Whether by birth or adoption, the addition of a child to the family structure is typically an exhilarating time for parents. An important item for a growing family to consider at this time is the preparation of a will. Several young parents neglect to engage in estate planning for one reason or another. Specifically, certain parents are under the impression that they do not have sufficient assets to warrant making a will. Moreover, nobody prefers to think about their own mortality so the majority of parents avoid discussing the topic altogether. Nonetheless, it is paramount to determine who will care for your children should an unforeseen fatal accident occur. A properly crafted will gives parents the power to designate who will be legally and financially responsible for their minor children.

ALZHEIMER'S DISEASE AND PASSWORDS

When a loved one is diagnosed with Alzheimer's disease, it is important to promptly get their financial affairs in order and to familiarize yourself with their financial affairs. One area that should not be overlooked is passwords. It is important that you identify all passwords used by your loved one while they are still able to assist you in this effort. Possible passwords might include the following: computers, laptops and tablets, bank accounts, online bill-paying systems, ATM cards, credit cards, brokerage accounts, retail or seller accounts (eBay, Amazon, etc.), voice-mail accounts, email accounts, home-security systems, computer-security systems, entry gate at gated communities or storage facilities, keyless-entry locks, cell-phone locks.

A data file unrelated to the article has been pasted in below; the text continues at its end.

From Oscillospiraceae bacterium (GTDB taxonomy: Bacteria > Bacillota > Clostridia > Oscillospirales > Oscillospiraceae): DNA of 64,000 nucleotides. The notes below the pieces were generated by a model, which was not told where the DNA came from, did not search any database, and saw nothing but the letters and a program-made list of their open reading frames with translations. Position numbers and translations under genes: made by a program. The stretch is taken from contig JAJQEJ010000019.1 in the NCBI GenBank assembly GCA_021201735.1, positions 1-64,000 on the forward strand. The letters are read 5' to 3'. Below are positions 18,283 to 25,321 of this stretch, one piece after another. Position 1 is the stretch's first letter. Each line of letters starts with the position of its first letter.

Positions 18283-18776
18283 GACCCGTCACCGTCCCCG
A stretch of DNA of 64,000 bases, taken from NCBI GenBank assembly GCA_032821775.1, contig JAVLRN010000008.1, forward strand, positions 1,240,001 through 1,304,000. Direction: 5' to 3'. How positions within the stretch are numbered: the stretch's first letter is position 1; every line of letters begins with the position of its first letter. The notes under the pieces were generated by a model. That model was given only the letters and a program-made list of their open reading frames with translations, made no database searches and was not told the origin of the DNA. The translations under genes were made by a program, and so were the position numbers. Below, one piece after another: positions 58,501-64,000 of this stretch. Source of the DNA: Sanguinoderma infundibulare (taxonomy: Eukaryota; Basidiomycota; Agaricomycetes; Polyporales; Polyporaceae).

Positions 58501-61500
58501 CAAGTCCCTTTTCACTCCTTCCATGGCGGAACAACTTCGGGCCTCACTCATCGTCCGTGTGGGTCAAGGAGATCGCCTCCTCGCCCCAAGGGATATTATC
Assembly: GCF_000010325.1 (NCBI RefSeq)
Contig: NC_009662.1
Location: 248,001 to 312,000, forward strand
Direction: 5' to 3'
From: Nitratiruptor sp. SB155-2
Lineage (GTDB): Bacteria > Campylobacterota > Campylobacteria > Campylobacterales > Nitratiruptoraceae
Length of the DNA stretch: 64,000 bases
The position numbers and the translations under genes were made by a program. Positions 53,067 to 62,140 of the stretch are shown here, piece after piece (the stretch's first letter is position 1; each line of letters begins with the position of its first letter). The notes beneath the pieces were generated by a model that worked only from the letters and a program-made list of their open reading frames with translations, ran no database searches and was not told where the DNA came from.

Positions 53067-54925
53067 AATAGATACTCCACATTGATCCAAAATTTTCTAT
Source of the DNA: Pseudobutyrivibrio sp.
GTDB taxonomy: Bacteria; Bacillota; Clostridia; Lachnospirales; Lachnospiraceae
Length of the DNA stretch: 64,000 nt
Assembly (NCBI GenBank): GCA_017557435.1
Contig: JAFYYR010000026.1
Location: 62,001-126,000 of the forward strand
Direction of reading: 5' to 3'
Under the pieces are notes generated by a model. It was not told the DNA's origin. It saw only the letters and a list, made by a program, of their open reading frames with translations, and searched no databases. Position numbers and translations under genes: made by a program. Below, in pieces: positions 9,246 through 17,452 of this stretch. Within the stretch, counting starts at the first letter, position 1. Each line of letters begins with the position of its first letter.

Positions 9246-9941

SUPREME COURT EMPOWERS BANKRUPTCY COURTS

In Wellness International Network, Ltd., et al. v. Sharif, the United States Supreme Court ruled that bankruptcy judges have the power to adjudicate certain claims if all parties knowingly and voluntarily consent. In a 6-3 ruling, the Supreme Court reversed a Seventh Circuit holding that the bankruptcy court did not have constitutional authority to decide whether certain property belonged to the bankruptcy estate because the dispute also involved state law issues. The Supreme Court found that Article III of the Constitution permits bankruptcy judges to make final judgments so long as those involved consent. Justice Sotomayor, writing for the Court, said "Adjudication based on litigant consent has been a consistent feature of the federal court system since its inception." TheWellness decision marks the third time in the last four years that the Supreme Court has decided questions relating to the power of the bankruptcy court.